Pharmacy ~ Frequently Asked Questions?

1. How long does it take to fill a new prescription?

    It usually takes the pharmacy staff about 15 minutes to fill a new prescription. It may take more (or less) time depending on how busy the pharmacy is that day and whether the pharmacist must call your provider to ask about the prescription.

2. How long does it take to get a refill?

    We ask that you call in your refills the day before you need them. New prescriptions are filled first, refills second. Calling in advance increases the chances that your prescriptions will be ready when you arrive. Mondays and Fridays are the pharmacy’s busiest days. It will take longer for the pharmacy staff to fill your prescriptions on these days.

3. When does the pharmacy open?

    The pharmacy opens at 8am Monday through Friday. Four times a year the pharmacy (and clinic) staff attend in-service. On in-service days the pharmacy opens at 9am. Signs are posted around the clinic a week or more before clinic in-service days to notify the community of the delay.

4. When does the pharmacy close?

    The pharmacy officially closes at 4:30pm. There is usually a pharmacist in the pharmacy until 4:45pm to fill prescriptions for any patients still in the medical department.
    (Note: The exterior doors of the Clinic are locked at 4:45pm.)

5. Is the pharmacy open over the noon hour?

    The pharmacy is almost always open over the noon hour. If the pharmacy does close, it is rarely closed for more than 30 minutes.

6. How far in advance can I get my prescriptions refilled?

    If we bill an insurance plan for your medications, the time in advance is determined by your plan. Clinic policy is that we may fill your medications seven days before you will run out, with these exceptions.  If your prescription is a controlled substance (Rx# begins with C), we can fill it no more than 3 days before you are due to run out.
    If your prescription label says “Must wait at least 30 days before refilling”, we cannot fill it early without your provider’s approval. If you will run out over a weekend or holiday, we can fill your prescription on the last possible day before the weekend or holiday.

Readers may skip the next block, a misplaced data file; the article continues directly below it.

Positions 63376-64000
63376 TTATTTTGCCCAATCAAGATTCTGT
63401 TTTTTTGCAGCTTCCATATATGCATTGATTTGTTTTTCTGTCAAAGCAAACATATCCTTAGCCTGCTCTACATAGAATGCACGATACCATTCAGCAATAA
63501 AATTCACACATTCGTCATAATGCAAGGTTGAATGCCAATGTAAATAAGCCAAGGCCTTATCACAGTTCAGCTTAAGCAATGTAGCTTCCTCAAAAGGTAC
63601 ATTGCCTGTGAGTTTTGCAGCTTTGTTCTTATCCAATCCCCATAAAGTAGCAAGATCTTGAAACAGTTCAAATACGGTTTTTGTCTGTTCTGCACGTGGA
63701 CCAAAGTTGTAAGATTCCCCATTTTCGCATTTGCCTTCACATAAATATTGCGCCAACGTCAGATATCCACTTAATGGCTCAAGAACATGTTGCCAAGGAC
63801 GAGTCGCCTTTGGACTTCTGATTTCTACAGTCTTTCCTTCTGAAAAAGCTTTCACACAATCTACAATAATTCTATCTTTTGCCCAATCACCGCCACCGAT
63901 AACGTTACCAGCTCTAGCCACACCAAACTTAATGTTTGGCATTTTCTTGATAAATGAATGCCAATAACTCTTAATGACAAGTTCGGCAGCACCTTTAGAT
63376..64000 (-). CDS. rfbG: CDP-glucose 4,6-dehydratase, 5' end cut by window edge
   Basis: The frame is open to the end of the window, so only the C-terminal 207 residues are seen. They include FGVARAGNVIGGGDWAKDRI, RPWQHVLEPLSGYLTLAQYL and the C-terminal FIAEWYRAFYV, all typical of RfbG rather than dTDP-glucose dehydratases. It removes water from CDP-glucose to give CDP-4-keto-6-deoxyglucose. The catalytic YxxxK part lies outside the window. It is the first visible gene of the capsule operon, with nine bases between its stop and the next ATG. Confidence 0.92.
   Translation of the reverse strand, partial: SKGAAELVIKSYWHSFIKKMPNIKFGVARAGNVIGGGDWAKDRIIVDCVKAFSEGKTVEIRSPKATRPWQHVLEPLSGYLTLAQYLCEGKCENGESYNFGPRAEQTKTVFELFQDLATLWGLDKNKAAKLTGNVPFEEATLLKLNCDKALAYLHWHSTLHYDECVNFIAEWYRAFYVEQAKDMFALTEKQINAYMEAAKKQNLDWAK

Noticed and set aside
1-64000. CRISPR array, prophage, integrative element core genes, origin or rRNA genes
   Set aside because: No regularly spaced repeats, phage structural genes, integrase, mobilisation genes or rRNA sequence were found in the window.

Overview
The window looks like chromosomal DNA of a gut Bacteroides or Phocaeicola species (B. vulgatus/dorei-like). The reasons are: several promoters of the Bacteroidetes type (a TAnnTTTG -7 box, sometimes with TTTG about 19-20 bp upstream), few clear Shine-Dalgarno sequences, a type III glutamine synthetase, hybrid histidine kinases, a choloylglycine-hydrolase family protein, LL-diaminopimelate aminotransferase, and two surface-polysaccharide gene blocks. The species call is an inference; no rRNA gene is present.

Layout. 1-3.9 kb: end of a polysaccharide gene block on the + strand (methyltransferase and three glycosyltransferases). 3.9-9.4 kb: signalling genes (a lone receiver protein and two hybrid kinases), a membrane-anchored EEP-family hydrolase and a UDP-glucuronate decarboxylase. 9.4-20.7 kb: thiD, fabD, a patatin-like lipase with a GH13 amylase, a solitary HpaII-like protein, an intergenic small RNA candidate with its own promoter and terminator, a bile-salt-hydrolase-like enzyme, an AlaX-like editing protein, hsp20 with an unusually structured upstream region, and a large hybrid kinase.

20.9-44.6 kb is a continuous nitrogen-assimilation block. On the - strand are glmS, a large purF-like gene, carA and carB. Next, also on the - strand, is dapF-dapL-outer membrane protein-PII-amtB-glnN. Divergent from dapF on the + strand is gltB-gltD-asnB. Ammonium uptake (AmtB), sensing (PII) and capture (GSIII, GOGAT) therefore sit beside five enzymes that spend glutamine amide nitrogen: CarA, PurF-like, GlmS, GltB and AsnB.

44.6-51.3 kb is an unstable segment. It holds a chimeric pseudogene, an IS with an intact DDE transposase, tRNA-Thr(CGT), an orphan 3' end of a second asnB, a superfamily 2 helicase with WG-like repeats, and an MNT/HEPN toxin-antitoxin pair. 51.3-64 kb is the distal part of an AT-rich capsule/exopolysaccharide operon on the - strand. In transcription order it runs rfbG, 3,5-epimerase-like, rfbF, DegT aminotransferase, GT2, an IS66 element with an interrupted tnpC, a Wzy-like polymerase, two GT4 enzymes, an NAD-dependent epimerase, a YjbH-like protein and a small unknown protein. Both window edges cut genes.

7. What do I do if my prescription label says “no refills”?

    If your label says “no refills” the pharmacy will not be able to fill the medication without a new prescription from your doctor. Please allow extra time for the pharmacy to contact your provider. You may also call your provider directly to request the refill. If your doctor does not work at the Tribal Clinic, you must contact that doctor yourself to ask for refills.

8. Who can get prescriptions filled at MTC pharmacy?

    Any I.H.S. eligible (enrolled member, descendant of any Tribe) patient may have prescriptions filled at MTC pharmacy. Non-I.H.S. eligible patients may have prescriptions filled at MTC pharmacy as long as the prescription was written by one of the providers at the Menominee Tribal Clinic. The pharmacy changed its pricing structure in December of 2002. For non-I.H.S. eligible patients (especially those without prescription insurance), medications may be less expensive at other pharmacies.

9. What if the pharmacy does not stock the medication my provider wants me to take?

    If you are an I.H.S eligible patient, you may contact Contract Health Services about your prescription. If you do not have insurance or Medicaid, Contract Health may cover the cost of your prescription at another pharmacy. For a list of pharmacies that handle Contract Health claims, contact the CHS department at the Clinic.

10. Can someone else pick up my prescription for me?

    You can send someone to pick up your prescription. Whoever you send must be at least 16 years old, and must know your date of birth.
    When must have a photo I.D. to pick up certain medications, “Its the LAW”, please bring along a Photo ID if you feel that you may get any of these medications at the pharmacy.

11. When do I need to register for pharmacy?

    There are only two reasons to register for pharmacy:

    • You are dropping off a prescription that was written by a doctor that does not work at the Tribal Clinic.
    • You are picking up refill prescriptions.
    NOTE: When registering, register for the patient whose prescriptions you are picking up. For example: If you are picking up your mother’s prescription, register for your mother, not yourself.